Controversial op-ed by HR administrator not protected speech, rules appeals court
- The U.S. Court of Appeals for the Sixth Circuit affirmed a lower court's ruling Monday that the University of Toledo was within its rights when it fired Associate Vice President of Human Resources Crystal Dixon, saying that the university's interests in upholding its equal opportunity policies outweigh her interests in commenting on a matter of public concern.
- At issue was Dixon's 2008 op-ed piece in the Toledo Free Press in which the former HR administrator argued against an earlier op-ed comparing gay rights to civil rights, saying that homosexuality was not an immutable characteristic like skin color, and discussing gay people's higher-than-average salaries and the fates of those who "violate God's divine order."
- She was fired following campus backlash to the piece, and University of Toledo President Lloyd Jacobs issued a statement yesterday stating that the school was pleased with the court's decision and reaffirming its commitment to diversity.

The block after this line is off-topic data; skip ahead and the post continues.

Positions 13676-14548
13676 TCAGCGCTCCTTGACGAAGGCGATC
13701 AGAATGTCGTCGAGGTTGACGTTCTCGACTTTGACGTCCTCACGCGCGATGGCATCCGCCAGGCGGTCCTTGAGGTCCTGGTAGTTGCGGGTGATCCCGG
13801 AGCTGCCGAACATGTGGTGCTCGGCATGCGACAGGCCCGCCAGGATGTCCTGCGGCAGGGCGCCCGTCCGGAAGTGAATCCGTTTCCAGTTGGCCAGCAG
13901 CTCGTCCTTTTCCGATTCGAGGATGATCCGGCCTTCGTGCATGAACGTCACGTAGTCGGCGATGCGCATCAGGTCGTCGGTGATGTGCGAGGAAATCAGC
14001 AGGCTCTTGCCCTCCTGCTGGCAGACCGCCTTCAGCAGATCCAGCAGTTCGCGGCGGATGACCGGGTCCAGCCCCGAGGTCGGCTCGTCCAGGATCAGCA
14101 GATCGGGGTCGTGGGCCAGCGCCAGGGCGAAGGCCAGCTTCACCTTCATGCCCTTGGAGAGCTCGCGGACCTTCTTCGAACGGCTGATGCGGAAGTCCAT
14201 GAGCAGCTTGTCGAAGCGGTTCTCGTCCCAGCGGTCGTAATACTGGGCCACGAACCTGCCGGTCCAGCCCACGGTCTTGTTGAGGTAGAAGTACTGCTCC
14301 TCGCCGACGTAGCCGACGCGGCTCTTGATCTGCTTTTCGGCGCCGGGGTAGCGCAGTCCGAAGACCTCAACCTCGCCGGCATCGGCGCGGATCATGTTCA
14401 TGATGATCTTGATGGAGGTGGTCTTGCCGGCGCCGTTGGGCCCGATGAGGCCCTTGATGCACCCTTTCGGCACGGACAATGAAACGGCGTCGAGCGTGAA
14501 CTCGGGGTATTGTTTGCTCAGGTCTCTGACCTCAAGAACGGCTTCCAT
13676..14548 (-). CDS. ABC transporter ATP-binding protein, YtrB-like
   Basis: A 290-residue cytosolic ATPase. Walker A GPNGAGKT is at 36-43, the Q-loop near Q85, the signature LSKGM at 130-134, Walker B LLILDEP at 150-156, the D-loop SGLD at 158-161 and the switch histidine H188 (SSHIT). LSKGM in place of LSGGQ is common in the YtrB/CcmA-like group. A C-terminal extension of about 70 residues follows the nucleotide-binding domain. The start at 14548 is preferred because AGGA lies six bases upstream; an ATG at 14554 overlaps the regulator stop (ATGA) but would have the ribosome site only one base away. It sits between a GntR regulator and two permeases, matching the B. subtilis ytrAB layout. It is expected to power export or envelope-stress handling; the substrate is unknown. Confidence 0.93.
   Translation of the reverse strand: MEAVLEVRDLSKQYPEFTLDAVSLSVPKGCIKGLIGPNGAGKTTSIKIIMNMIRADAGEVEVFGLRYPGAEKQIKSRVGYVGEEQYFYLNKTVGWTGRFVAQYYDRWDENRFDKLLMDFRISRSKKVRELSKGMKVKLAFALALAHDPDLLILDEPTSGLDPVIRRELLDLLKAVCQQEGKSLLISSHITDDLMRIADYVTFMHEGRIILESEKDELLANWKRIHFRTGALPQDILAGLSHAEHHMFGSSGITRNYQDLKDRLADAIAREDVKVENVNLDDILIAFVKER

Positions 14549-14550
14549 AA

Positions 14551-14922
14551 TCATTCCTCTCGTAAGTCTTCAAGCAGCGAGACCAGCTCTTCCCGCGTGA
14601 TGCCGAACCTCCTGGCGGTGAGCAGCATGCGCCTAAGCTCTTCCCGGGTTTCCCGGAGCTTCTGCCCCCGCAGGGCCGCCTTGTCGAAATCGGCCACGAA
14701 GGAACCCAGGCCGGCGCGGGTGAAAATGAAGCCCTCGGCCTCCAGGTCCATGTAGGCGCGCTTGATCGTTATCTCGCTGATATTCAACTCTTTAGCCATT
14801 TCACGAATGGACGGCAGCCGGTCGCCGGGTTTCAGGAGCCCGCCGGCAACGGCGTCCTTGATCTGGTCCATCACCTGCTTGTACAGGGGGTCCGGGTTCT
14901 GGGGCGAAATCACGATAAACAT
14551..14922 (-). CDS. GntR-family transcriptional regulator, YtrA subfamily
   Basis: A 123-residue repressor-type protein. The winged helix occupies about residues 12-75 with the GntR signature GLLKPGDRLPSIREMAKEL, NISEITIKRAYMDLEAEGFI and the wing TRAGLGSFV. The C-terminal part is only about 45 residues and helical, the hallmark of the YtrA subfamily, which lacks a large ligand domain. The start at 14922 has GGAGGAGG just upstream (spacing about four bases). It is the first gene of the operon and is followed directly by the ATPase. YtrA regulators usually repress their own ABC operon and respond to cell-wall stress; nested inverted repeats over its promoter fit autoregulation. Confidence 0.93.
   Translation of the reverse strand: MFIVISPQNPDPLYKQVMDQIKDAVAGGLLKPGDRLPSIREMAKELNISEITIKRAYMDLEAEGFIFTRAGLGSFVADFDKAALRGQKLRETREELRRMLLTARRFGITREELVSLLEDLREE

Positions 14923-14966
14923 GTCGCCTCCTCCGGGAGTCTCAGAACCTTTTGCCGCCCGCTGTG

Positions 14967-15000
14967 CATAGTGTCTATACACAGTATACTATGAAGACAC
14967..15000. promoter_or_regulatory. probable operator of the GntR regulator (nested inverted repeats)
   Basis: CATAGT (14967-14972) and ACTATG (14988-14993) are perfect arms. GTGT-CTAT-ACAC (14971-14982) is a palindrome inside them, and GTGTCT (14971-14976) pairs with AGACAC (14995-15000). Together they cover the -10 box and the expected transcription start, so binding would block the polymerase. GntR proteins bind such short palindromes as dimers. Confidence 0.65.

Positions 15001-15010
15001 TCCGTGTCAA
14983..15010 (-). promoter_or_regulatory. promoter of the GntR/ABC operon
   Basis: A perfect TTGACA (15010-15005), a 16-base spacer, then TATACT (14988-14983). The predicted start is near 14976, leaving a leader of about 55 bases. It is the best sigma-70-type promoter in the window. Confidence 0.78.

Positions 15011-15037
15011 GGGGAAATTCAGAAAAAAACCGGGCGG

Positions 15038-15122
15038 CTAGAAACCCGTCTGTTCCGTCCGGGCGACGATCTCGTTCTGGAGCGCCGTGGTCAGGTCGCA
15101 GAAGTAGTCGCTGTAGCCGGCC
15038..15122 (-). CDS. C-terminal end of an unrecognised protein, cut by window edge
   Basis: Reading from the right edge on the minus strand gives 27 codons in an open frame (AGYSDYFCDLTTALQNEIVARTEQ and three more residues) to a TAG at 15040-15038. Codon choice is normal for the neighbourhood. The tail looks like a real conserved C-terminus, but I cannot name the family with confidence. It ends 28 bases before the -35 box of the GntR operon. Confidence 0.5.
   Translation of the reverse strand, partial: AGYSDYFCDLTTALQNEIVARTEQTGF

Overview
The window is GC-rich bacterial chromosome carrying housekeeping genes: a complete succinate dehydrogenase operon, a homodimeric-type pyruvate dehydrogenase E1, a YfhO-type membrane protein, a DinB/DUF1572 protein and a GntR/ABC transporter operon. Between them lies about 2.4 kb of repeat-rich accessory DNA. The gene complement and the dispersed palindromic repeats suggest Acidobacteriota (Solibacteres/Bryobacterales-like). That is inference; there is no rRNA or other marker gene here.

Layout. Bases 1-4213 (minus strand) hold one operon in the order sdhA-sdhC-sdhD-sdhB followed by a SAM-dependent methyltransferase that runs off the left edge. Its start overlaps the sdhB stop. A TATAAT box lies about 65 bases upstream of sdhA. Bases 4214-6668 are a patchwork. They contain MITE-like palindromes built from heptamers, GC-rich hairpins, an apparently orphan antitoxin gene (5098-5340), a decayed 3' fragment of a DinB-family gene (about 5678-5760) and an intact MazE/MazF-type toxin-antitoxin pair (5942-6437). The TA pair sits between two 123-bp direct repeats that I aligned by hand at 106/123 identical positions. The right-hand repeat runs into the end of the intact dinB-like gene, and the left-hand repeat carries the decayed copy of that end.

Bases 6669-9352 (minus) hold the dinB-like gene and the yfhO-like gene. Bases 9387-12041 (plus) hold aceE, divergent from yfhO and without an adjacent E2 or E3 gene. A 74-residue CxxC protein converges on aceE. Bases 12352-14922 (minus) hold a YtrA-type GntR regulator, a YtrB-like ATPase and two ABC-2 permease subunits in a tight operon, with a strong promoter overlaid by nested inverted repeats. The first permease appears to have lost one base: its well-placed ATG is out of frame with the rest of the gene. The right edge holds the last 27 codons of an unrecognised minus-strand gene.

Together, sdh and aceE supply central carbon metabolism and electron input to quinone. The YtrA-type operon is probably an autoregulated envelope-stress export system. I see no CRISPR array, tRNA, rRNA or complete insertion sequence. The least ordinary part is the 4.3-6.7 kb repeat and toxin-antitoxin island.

From the article:
The University of Toledo was within its rights in firing an administrator who expressed what some interpreted as anti-gay views in a local newspaper, an appeals court ruled Monday. In the U.S. Court of Appeals for the Sixth Circuit opinion, Judge Karen Nelson Moore wrote that the unanimous decision by the three-judge panel was based on a “narrow inquiry: whether the speech of a high-level human resources official who writes publicly against the very policies that her government employer charges her with creating, promoting and enforcing is protected.” ...
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